Health Care Reform News Around the Nation for the Week of August 11
On Wednesday, Illinois Gov. Rod Blagojevich (D) announced that he will use his amendatory veto to allow children to remain insured under their parents' health plans until they turn age 26, the AP/Chicago Tribune reports.
Under the revision, parents would be allowed to keep children up to age 30 on their insurance up to age 30 if the child is a veteran. The revision is part of Blagojevich's "Rewrite to Do Right" campaign, in which he plans to rewrite about 50 bills using his amendatory veto.
Lawmakers still need to approve the changes (AP/Chicago Tribune, 8/6).
On Sunday, Massachusetts Gov. Deval Patrick (D) signed into law broad health care legislation that will raise $100 million in state funds and fees on private companies to fund the state's health insurance law, the Boston Globe reports.
The law also bans some types of gifts given to medical professionals by drug companies, such as sporting event tickets and traveling expenses, and it requires that drug and medical device makers publicly disclose gifts valued at more than $50. The law calls for the state to develop a code of conduct for the industry, which includes a $5,000 fine for every violation.
In addition, the new law:
- Authorizes $25 million to promote use of electronic medical records in physicians' offices;
- Directs the University of Massachusetts Medical School to expand and boost its primary care physician graduation numbers; and
- Gives the state more regulatory strength in reviewing health insurance rates (Allen, Boston Globe, 8/11).
Meanwhile, a new state commission report found that Massachusetts faces an estimated $13.3 billion in unfunded retiree health care costs over the next three decades, the Boston Globe reports.
Under the current retiree health care system, lawmakers set aside about $275 million annually to cover the health care expenses for the state's 50,000 retirees. Residents who retired before 1994 contribute 10% of their health insurance costs, and residents who retired after 1994 contribute 15% of their insurance costs.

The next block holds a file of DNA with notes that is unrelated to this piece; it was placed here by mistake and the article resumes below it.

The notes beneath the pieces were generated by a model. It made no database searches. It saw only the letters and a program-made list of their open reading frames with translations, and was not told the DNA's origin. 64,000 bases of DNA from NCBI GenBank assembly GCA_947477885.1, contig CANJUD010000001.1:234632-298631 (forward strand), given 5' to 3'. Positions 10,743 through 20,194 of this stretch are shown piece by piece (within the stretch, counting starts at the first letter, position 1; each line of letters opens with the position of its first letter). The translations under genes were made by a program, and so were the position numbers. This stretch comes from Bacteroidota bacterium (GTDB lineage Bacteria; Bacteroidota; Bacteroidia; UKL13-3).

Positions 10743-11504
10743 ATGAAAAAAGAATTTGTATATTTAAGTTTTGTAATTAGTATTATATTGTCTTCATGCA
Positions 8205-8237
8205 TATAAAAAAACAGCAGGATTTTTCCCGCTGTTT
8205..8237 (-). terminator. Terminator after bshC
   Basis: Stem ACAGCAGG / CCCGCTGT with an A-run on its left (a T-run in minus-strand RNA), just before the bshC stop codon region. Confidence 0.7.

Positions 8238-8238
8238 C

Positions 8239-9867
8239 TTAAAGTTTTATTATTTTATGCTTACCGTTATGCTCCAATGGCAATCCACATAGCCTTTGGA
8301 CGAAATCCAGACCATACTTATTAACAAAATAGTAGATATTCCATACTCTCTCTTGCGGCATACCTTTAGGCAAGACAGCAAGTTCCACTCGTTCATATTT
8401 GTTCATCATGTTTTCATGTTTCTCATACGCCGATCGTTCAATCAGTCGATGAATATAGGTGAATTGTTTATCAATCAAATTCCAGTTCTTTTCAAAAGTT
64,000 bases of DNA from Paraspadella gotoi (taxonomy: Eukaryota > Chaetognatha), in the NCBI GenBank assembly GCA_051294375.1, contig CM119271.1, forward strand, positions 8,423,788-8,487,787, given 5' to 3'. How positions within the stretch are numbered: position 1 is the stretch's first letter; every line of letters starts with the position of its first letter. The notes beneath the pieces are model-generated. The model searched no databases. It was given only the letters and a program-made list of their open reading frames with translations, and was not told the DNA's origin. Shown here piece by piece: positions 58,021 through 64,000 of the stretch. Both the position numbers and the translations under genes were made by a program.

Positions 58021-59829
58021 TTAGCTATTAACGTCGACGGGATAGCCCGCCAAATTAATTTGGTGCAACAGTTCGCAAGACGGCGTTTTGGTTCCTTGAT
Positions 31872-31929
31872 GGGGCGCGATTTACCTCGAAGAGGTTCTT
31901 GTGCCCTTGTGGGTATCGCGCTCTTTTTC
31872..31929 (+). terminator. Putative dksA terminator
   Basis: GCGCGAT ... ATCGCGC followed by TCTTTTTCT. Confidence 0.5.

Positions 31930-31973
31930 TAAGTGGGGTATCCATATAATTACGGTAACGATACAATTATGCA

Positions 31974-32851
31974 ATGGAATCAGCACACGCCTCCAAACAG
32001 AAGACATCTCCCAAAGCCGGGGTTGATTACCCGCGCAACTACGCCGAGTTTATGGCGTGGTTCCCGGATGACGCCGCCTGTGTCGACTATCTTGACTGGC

According to the report, immediate action to provide additional annual funding could decrease the unfunded retiree health liability to $7.5 billion. The panel recommended the immediate adoption of a plan to increase payments for retiree health care by about $70 million in 2009 and increasing to more than $1.6 billion in 2026.
According to the report, the state must provide an additional $200 million annually over the next 20 years to cover the unfunded costs.
The commission recommended that the state use funds from its 1998 settlement with tobacco companies, beginning with $70 million in 2009 and increasing that amount to $263 million over five years.
In addition, after the state pays off its pension costs in 2026, lawmakers should allocate the estimated $1 billion that was used to pay for pensions to retiree health care, the report said.
The commission also recommended using at least half of future state budget surpluses toward retiree health coverage (Levenson, Boston Globe, 8/6).
Although Nevada officials have said they were not aware of abuses by employers hiring foreign physicians though the J-1 visa waiver program, the state received at least six complaint letters from foreign doctors, according to a report released on Thursday by the state, the Las Vegas Sun reports (Allen, Las Vegas Sun, 8/4).
The J-1 program allows foreign physicians to practice in medically underserved communities of the state. A Sun investigation of the program in September 2007 found that some foreign physicians were forced by their sponsors to work up to 100 hours per week, were being "cheated out of their salaries" and "diverted from the patients" in underserved areas that they were supposed to help (California Healthline, 2/14).
The state report reviewed the program from 2001 through 2008 and found that not much was done to address the six complaints. According to the Sun, the complaints were similar to those uncovered during the newspaper's investigation.
Since the Sun investigation, the state has worked to reform the J-1 program and its oversight (Las Vegas Sun, 8/4).
Health care costs for 18 large employers in southeastern Wisconsin's Business Health Care Group have declined by 9% over the past two years under a plan developed for the group, according to an analysis, the Milwaukee Journal Sentinel reports.
The coalition comprises more than 675 businesses and was created to help reduce health care costs for employers in the state. The 18 large employers included in the analysis provide health benefits for 55,000 employees, retirees and family members.
In 2005, BHCG contracted with Humana to design a health plan exclusive for the group's members, called Humana Preferred.
According to the analysis, the employers have saved an estimated $32 million in combined health care costs over the past two years. In 2006, the employers' costs declined by 13.7%, and costs increased by 6.1% last year.
The savings mainly came from discounts Humana negotiated with hospitals and physicians, which on average were 10% lower than rates for the insurer's larger network.
However, according to the Journal Sentinel, health care costs for more than half of the small employers in BHCG have increased by 10% or more during the same period (Boulton, Milwaukee Journal Sentinel, 8/5).